From Our 2008 Archives
Low Thyroid Function Linked to Heart Failure Risk
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MONDAY, Sept. 22 (HealthDay News) -- A new study can help doctors decide when to treat people who have an underactive thyroid gland that does not cause symptoms strong enough to arouse worry, researchers report.
As many as 27 million Americans have some type of thyroid disease, according to the American Association of Clinical Endocrinologists; about half of these people are undiagnosed.
"At this point, how to manage older people who have subclinical thyroid dysfunction isn't clear," said Dr. Anne R. Cappola, an assistant professor of medicine and epidemiology at the University of Pennsylvania and a member of the group reporting the finding in the Sept. 30 issue of the Journal of the American College of Cardiology.
Cappola and her colleagues looked at one possible result of abnormal thyroid activity, the development of heart failure. They followed more than 3,000 people for an average of 12 years, monitoring thyroid activity by measuring blood levels of thyroid-stimulating hormone (TSH), looking for a relationship between thyroid activity and heart failure, the progressive loss of the ability of the heart to pump blood.
TSH is a hormone produced by the pituitary gland that stimulates thyroid activity. A high TSH reading means that the pituitary is working hard to get the thyroid into action.
A clear indicator of danger emerged from the study, Cappola said: a TSH level of 10 mU/liter. A normal TSH level is 4.5 mU/l or lower.
Study participants with a TSH reading of 10 or higher had about twice the incidence of heart failure as those with lower readings. "Between 4.5 and 10, there was no effect," Cappola said.
The term "subclinical" can mean simply that thyroid problems are being ignored, said Dr. Anne B. Newman, a professor of epidemiology and medicine at the University of Pittsburgh and another member of the research team.
"It is subclinical in the sense that no one has checked it before, and if you do more screening, the chances are that people will show up in the office with hypothyroidism [low thyroid function]," Newman said.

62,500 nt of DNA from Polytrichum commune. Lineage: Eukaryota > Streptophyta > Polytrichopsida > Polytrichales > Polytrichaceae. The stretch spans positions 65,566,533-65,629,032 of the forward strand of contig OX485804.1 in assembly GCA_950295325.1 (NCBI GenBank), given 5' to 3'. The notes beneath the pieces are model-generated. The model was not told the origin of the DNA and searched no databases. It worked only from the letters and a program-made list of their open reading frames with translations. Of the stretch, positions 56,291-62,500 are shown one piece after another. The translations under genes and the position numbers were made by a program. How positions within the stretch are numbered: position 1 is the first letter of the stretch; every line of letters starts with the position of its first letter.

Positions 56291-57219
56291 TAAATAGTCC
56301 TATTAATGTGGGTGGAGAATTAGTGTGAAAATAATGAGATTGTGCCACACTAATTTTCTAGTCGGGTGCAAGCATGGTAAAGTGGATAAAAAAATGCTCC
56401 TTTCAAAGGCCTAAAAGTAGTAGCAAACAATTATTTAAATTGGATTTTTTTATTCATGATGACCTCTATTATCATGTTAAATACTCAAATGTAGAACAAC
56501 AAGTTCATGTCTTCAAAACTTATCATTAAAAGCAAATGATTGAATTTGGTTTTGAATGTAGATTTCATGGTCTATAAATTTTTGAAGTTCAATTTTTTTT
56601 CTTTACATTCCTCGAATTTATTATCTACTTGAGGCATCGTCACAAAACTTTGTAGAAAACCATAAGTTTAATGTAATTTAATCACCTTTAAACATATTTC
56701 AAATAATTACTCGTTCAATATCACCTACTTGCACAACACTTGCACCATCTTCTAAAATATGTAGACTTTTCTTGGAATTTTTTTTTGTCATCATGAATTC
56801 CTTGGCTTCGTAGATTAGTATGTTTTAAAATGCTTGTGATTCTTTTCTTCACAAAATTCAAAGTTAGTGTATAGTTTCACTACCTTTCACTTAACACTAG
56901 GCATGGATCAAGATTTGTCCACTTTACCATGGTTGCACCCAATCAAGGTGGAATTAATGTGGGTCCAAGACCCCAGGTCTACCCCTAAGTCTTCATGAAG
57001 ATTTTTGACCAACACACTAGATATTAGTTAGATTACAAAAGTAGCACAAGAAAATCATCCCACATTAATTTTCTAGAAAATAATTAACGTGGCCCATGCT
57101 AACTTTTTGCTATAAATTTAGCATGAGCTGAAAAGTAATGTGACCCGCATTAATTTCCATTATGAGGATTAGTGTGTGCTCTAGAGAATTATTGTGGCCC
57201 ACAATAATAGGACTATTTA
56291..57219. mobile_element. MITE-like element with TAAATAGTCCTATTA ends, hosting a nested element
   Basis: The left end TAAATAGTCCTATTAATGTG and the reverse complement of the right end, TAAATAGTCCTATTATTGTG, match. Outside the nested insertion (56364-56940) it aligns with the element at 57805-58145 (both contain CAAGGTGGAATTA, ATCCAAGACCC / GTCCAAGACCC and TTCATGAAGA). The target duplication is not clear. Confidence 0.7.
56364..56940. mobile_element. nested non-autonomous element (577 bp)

People with low thyroid function can feel very tired, gain excess weight, have a puffy look and slow down in general, she said, phenomena that are not uncommon among older people.
"The reason we looked at this is that there has been a question about whether you really need to start treatment to replace the thyroid hormone with more modest levels of TSH," Newman said. "We didn't see an increased risk of heart disease with readings under 10."
Treatment of low thyroid function is thyroid replacement hormone, "a single small pill once a day, adjusted to body size and metabolism," she said.
Hypothyroidism can be difficult for a physician to detect unless a screening blood test is done, and that test is not done by many physicians who deal with older people, Newman said.
"I think the rate of hypothyroidism is high enough to make it worth while to screen for it," she said.
This study alone is not enough to support treatment for anyone with a TSH reading of 10 or higher, Cappola said. "We're reluctant to recommend that with an observational study," she said. "But this is, clinically, more evidence that someone with a TSH level 10 or above should be treated."
SOURCES: Anne R. Cappola, assistant professor, medicine and epidemiology, University of Pennsylvania, Philadelphia; Anne B. Newman, M.D., professor, epidemiology and medicine, University of Pittsburgh; Sept. 23, 2008, Journal of the American College of Cardiology
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